I kept waiting for it to get better, or “get good,” as the saying goes. It never did.
it’s hard for me to tell if it’s just the abysmal writing or Jim Caviezel, but Number Six came off as weak. If they were put in the same room, Patrick McGoohan’s Six and that glare of his would have overshadowed him completely. The whole point of Six is that he has a extraordinarily stubborn, indomitable will, and this new Six crumbled on a regular basis.
Wikipedia, noting a number of bad reviews, also notes that the series is not a remake, but (via the NYT)Â “a clever and engaging reinterpretation by Bill Gallagher, who shaped the script to contemporary tastes and sensibilities â€” notably, a postmodern fatigue with ideology and big thoughts.”
I find this statement baffling. The first series wasn’t postmodern? And when did ideology become tiresome? Finally, what, exactly, is a “big thought?”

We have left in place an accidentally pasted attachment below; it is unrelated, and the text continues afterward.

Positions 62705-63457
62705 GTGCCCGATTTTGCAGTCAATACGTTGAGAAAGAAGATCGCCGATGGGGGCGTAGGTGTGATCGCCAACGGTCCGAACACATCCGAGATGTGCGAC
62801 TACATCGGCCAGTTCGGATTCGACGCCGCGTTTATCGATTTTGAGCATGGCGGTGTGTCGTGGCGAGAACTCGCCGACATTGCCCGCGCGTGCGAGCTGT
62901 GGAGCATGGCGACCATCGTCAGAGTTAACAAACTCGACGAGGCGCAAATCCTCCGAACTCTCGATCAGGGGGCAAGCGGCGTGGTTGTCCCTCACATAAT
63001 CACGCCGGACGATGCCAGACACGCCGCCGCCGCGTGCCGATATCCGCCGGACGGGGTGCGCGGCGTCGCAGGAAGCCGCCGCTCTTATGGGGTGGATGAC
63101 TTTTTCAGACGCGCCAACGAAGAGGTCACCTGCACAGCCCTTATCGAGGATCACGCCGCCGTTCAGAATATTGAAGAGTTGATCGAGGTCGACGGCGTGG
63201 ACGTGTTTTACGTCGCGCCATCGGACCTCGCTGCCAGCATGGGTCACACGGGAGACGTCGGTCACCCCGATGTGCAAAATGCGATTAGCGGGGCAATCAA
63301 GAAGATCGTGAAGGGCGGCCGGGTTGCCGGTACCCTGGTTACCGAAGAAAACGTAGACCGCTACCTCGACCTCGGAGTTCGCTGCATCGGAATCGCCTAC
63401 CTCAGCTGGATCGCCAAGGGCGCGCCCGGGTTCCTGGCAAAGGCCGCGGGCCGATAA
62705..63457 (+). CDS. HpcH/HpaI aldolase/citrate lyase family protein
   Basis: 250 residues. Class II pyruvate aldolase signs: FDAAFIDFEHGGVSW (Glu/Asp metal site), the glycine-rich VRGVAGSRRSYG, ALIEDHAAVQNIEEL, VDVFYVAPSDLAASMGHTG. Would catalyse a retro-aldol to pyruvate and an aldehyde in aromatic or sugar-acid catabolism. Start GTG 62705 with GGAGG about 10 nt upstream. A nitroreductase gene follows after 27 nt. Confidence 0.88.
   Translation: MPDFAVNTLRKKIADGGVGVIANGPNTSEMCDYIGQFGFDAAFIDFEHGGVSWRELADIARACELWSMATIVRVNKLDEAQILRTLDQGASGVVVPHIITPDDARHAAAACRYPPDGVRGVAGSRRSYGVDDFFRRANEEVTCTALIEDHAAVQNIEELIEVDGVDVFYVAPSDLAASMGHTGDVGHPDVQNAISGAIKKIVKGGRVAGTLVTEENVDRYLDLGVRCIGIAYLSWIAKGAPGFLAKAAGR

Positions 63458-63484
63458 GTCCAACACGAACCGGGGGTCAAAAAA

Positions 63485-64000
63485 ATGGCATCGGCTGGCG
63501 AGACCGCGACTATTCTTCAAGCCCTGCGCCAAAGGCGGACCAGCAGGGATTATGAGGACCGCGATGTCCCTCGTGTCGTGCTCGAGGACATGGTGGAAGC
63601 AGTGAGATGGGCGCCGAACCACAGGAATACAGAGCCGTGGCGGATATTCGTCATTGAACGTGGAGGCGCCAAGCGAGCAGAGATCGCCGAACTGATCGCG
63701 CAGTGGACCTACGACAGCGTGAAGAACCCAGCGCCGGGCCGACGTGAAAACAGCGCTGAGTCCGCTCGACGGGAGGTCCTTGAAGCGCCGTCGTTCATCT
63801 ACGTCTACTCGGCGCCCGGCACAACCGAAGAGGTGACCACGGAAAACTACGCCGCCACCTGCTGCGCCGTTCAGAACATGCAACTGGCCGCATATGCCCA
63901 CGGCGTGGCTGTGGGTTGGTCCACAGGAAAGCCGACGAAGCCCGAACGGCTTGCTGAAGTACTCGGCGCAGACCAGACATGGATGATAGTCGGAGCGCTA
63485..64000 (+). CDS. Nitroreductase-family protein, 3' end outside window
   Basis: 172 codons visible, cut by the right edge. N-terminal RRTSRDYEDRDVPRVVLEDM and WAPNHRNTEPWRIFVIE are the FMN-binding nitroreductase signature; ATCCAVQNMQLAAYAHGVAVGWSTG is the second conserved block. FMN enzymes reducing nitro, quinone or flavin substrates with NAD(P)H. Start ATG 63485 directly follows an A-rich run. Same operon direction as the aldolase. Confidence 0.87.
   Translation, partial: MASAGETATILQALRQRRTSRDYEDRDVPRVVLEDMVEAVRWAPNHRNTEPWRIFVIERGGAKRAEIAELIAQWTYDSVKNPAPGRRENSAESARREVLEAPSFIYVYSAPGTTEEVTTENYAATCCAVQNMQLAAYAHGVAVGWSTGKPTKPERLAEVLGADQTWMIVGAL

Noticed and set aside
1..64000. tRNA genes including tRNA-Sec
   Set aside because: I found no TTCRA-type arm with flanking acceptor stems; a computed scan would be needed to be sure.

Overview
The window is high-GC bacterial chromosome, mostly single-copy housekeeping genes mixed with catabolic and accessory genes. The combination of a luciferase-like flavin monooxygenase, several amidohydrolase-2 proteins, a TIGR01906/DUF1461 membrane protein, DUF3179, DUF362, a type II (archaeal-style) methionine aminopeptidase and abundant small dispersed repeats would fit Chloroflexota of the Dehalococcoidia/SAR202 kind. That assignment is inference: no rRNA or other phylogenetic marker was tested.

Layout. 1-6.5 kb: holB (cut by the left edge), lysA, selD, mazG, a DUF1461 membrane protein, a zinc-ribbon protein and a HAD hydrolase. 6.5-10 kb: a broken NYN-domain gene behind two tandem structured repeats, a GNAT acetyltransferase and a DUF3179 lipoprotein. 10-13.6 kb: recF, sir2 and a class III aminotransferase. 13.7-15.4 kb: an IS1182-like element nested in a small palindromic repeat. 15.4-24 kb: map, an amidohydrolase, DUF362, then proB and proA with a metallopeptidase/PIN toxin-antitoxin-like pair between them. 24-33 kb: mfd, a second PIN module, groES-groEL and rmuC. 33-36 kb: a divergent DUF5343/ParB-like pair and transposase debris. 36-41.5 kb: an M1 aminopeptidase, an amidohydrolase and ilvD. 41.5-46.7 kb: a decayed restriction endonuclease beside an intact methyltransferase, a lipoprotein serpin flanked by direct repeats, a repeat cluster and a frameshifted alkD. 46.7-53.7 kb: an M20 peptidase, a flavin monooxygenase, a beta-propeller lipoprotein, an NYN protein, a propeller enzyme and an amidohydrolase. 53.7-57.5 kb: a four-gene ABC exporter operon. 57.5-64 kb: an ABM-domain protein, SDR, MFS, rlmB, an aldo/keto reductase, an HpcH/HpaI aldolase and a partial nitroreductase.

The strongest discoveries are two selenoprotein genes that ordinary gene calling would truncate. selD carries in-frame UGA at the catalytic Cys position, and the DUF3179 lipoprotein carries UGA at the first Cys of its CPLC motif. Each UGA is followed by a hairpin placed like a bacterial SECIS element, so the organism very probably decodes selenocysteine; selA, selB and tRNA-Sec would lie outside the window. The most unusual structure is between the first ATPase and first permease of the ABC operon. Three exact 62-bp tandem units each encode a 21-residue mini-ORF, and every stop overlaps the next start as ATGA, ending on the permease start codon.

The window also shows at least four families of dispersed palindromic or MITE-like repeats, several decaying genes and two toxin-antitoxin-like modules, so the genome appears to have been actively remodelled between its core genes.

The original series could get campy at times, but I am hard pressed to think of a TV series without graphic violence that got nearly as dark and introspective about the nature of society. This new series is more of a psychological thriller with a very weak, contrived sci-fi payoff which I don’t mind spoiling, because it violates one of the truisms of the old series – namely, that Number Six was actually physically trapped in the Village.